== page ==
The Federal Housing Administration (FHA), which is part of the U.S. Dept. of Housing and Urban Development (HUD), administers various mortgage loan programs. FHA loans have lower down payment requirements and are easier to qualify than conventional loans. FHA loans cannot exceed the statutory limit.
1. You can borrow 96.5% of the value of a home. You’ll have to come up with at least a 3.5% down payment, but that money can come from gifts. That means people with moderate incomes or who are first-time homebuyers may have a better shot at meeting FHA guidelines. On a refinance you can borrow 97.75% of your homes value.
2. There is no minimum credit score requirement, but people with really bad credit may be denied a loan. Having a 620 score or higher will make you a more serious contender to get approved. You also won’t be automatically disqualified if you have a foreclosure, bankruptcy, or short sale in your past. Lenders may consider approving a loan if it’s been at least three years since a foreclosure or short sale and at least one year since a bankruptcy filing – depending on the circumstances of the filing and that you prove that you’ve managed your finances responsibly since those negative events.
3. Borrowers who don’t have an established credit history won’t automatically be denied an FHA loan. However, mortgage lenders will want to see a stable history of paying bills for things such as rent or utilities.
4. FHA home loans can be used to refinance as well as purchase a home. The streamline refinance is for mortgages already insured by FHA. You’ll need to be current on your payments to qualify but won’t need a new appraisal or credit check. Some lenders offer no – cost refinancing and will charge a higher rate of interest and pay the closing costs, or will wrap the closing costs into the amount of the new loan.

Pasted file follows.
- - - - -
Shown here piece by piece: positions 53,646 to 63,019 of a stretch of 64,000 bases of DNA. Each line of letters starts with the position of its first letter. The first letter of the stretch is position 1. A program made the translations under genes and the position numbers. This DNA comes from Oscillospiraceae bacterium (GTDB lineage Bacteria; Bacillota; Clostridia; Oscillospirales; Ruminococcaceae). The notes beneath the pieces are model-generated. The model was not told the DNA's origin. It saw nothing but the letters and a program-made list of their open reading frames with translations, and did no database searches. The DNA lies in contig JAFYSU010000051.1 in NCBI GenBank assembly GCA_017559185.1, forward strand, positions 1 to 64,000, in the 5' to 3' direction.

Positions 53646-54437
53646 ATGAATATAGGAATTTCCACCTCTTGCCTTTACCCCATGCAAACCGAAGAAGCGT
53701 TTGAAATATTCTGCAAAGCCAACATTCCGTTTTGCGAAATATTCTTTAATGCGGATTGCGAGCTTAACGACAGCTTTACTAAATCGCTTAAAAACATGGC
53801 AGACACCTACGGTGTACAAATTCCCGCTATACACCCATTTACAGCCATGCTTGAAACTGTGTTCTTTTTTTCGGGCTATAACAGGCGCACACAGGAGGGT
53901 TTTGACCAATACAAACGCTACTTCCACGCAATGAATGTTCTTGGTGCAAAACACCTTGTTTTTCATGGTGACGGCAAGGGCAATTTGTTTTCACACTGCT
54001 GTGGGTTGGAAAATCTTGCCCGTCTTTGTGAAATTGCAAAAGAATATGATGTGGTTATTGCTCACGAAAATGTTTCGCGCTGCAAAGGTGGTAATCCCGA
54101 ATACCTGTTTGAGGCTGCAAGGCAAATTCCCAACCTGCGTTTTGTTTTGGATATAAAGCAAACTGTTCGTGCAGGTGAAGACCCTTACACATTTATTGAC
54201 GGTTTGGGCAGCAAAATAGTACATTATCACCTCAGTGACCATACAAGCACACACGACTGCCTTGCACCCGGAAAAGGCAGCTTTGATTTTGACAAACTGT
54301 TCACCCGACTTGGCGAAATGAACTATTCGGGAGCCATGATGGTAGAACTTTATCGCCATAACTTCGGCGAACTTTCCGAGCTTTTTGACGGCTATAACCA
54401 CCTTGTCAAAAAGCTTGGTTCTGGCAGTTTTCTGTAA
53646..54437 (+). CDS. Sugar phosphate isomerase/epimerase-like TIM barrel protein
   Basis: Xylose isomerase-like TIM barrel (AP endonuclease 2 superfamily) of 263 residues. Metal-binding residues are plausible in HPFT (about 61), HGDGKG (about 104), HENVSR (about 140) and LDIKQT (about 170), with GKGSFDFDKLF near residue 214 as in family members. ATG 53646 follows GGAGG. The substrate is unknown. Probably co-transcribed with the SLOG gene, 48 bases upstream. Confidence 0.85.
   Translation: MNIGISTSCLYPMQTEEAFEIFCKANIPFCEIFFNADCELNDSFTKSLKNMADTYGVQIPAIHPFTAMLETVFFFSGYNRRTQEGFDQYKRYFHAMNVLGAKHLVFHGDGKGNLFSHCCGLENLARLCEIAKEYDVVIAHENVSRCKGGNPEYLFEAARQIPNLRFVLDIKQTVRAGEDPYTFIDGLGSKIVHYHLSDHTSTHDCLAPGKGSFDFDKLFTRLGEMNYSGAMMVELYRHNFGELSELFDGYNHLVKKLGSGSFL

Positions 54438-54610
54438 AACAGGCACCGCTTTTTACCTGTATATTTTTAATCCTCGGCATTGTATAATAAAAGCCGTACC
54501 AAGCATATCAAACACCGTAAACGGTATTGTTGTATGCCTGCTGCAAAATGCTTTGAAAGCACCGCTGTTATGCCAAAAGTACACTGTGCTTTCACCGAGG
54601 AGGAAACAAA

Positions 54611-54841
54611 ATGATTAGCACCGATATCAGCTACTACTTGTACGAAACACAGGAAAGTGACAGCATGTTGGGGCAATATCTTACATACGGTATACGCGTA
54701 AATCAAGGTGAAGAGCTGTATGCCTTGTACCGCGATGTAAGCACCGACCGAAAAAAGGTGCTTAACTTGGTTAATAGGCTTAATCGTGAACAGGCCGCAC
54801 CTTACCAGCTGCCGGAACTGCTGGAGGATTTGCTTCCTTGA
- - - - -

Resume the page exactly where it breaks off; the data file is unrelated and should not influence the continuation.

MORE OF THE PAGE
5. FHA guidelines do not require you to get your home appraised for a streamlined refinance. That means means you could qualify even if you’re under water on your mortgage, or owe more than the appraised value of your home. The refinance program also involve less paperwork than traditional mortgage programs through Fannie Mae and Freddie Mac. But you will need to prove that you are employed.
6. People who are self-employed may qualify for an FHA mortgage if they have tax returns for the previous two years. People who’ve been self-employed for a year might still qualify if they had a stable employment history and still work in the same field.
7. FHA offers the 203(k) loan for homes that are fixer-uppers. This program allows you to get a mortgage for the amount of the purchase price plus the funds needed to make repairs and improvements to a house you plan to live in as your primary residence.
8. FHA will allow the seller of the home you buy to contribute up to 6% of the purchase price toward closing costs. Many sellers have offered this type of incentive to homebuyers in this slow housing market. You’ll need to get the seller’s commitment in writing as part of the purchase agreement.
9. FHA loans come with fixed mortgage rates. FHA’s fixed mortgage rates can give you stable payments over the life of the loan, protecting you from jumps in interest rates.
10. There is no maximum threshold for debt-to-income ratios for borrowers of FHA home loans. But if you have a debt-to-income ratio above 45% of your gross income you’ll be expected to have a significant cash reserve or other compensating factors.
1. FHA Fixed Rate Mortgage - Your interest rate is locked for the entire length of your mortgage and you enjoy the benefit of having a predictable monthly payment.
2. FHA Adjustable Rate Mortgage (ARM) - You pay a lower interest rate during a pre-determined initial period. Then, your rate resets based on different factors. These mortgages are usually ideal for homeowners not planning on staying in their home for a long time.